Duckworth, Krishnamoorthi push jobs plans from different vantage points

  • JOE LEWNARD/  Eighth District Democratic primary candidate Raja Krishnamoorthi of Hoffman Estates speaks to the Daily Herald Editorial Board.

    JOE LEWNARD/ Eighth District Democratic primary candidate Raja Krishnamoorthi of Hoffman Estates speaks to the Daily Herald Editorial Board.

  •   Gilbert R. Boucher II | Staff Photographer E

Updated 2/19/2012 12:57 PM

Eighth District Democrats Raja Krishnamoorthi and Tammy Duckworth, both from Hoffman Estates, have different approaches to job creation and economic woes that stem from their own work experiences.

Krishnamoorthi, former Illinois deputy treasurer and currently a laboratory executive, says the government should increase research and development dollars to small businesses across the country such as his own.


Duckworth advocates more incentive programs to help businesses start hiring again, expanding upon work she did leading the Illinois Department of Veterans' Affairs and

as the Obama administration's former assistant secretary of veterans affairs.

The candidates spoke about the issues during separate interviews with the Daily Herald Editorial Board.

The 8th District is centered in Schaumburg and includes portions of Cook, DuPage and Kane counties. The winner in the March 20 primary likely will face incumbent Republican Joe Walsh of McHenry in November.

The candidates have issued comprehensive plans on the steps they believe need to be pursued -- Krishnamoorthi's entitled "Renewing our Economy" and Duckworth's named "Getting America Back to Work."

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Krishnamoorthi says one of his priorities is expanding the federal small business innovation research program, which allocates a percentage of research and development dollars to companies across the country.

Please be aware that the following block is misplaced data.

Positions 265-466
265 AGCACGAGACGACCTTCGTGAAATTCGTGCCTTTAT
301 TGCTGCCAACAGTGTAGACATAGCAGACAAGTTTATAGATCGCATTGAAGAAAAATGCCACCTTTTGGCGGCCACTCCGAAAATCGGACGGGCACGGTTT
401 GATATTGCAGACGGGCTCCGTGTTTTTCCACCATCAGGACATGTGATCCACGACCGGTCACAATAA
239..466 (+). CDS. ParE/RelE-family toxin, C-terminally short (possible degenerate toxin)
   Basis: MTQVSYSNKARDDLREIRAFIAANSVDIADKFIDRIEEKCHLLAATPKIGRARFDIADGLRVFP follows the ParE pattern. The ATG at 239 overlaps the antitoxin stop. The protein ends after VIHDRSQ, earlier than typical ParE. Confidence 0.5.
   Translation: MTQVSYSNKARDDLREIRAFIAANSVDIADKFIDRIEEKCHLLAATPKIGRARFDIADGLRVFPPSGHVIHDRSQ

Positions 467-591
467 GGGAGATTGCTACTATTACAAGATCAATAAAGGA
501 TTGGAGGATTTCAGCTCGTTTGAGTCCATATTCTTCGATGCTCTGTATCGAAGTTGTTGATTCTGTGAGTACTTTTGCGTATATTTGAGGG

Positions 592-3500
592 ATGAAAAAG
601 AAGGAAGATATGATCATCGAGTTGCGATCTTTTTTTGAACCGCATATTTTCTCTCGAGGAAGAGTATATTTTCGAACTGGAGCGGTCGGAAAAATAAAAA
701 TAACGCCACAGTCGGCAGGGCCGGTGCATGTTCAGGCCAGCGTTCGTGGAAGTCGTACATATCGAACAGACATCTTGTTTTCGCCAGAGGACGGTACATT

He also said if elected, he'd push for a more level playing field in terms of the taxes small and large businesses pay, saying big businesses can negotiate tax breaks and hire strategists to reduce their taxes.

Big companies like General Electric "are able to employ an army of lobbyists who can get tax expenditures and loopholes put into the tax code," Krishnamoorthi said, adding, "Lower the corporate tax rate and level the playing field."

Krishnamoorthi also suggested addressing the housing crisis by passing laws that would let judges order lowered principal amounts on mortgages for homeowners who owe far more than their homes are worth.


"If we can lower the principal just enough to help people stay in their homes, that makes more stable neighborhoods and communities," Krishnamoorthi said.

He supports tax credits for those who maintain homes after they purchase them as investment properties, calling dilapidated properties "a big problem because it drags down the value of properties in the neighborhood."

Duckworth says she sees both short- and long-term steps to addressing the country's high unemployment rate and sluggish economy.

In the short term, she said the country needs to invest in a new transportation bill that would include repairing and expanding the suburbs' roads and bridges, rail network and O'Hare International Airport.

She also cited the importance of investing in repairing and expanding schools. In the longer term, high schools and community colleges should get grants to support internships at key high-tech businesses, she said.

Duckworth also favors incentive programs to help small businesses that create

new jobs and hire unemployed workers, pointing out her previous work helping establish tax credits for businesses that hire veterans.

"At the federal level when I got to Washington, the president put me in charge of programs to end veterans' homelessness," Duckworth said. "I found that the biggest thing that leads to that downward spiral was actually jobs. It wasn't mental health or drug addiction."

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